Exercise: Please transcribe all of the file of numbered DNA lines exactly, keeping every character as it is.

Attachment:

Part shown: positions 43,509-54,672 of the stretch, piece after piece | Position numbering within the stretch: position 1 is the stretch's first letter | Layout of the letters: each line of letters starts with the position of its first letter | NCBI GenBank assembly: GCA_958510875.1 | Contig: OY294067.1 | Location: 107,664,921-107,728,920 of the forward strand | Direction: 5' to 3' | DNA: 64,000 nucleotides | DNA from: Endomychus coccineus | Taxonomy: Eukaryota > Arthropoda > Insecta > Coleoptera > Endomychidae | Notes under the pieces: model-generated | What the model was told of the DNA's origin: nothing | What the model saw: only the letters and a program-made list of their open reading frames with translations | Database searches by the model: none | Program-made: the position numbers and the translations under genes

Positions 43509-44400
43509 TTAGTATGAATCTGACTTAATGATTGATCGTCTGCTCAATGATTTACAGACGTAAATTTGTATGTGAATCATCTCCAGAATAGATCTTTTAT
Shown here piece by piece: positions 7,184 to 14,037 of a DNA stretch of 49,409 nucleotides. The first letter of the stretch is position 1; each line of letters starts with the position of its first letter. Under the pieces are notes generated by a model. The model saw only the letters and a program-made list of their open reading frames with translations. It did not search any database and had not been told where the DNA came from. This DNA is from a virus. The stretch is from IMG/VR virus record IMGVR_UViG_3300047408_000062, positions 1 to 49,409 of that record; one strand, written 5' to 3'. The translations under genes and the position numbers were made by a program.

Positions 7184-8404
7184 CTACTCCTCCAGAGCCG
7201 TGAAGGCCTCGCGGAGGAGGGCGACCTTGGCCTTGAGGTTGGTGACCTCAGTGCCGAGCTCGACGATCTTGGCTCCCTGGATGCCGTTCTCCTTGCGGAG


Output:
Part shown: positions 43,509-54,672 of the stretch, piece after piece | Position numbering within the stretch: position 1 is the stretch's first letter | Layout of the letters: each line of letters starts with the position of its first letter | NCBI GenBank assembly: GCA_958510875.1 | Contig: OY294067.1 | Location: 107,664,921-107,728,920 of the forward strand | Direction: 5' to 3' | DNA: 64,000 nucleotides | DNA from: Endomychus coccineus | Taxonomy: Eukaryota > Arthropoda > Insecta > Coleoptera > Endomychidae | Notes under the pieces: model-generated | What the model was told of the DNA's origin: nothing | What the model saw: only the letters and a program-made list of their open reading frames with translations | Database searches by the model: none | Program-made: the position numbers and the translations under genes

Positions 43509-44400
43509 TTAGTATGAATCTGACTTAATGATTGATCGTCTGCTCAATGATTTACAGACGTAAATTTGTATGTGAATCATCTCCAGAATAGATCTTTTAT
Shown here piece by piece: positions 7,184 to 14,037 of a DNA stretch of 49,409 nucleotides. The first letter of the stretch is position 1; each line of letters starts with the position of its first letter. Under the pieces are notes generated by a model. The model saw only the letters and a program-made list of their open reading frames with translations. It did not search any database and had not been told where the DNA came from. This DNA is from a virus. The stretch is from IMG/VR virus record IMGVR_UViG_3300047408_000062, positions 1 to 49,409 of that record; one strand, written 5' to 3'. The translations under genes and the position numbers were made by a program.

Positions 7184-8404
7184 CTACTCCTCCAGAGCCG
7201 TGAAGGCCTCGCGGAGGAGGGCGACCTTGGCCTTGAGGTTGGTGACCTCAGTGCCGAGCTCGACGATCTTGGCTCCCTGGATGCCGTTCTCCTTGCGGAG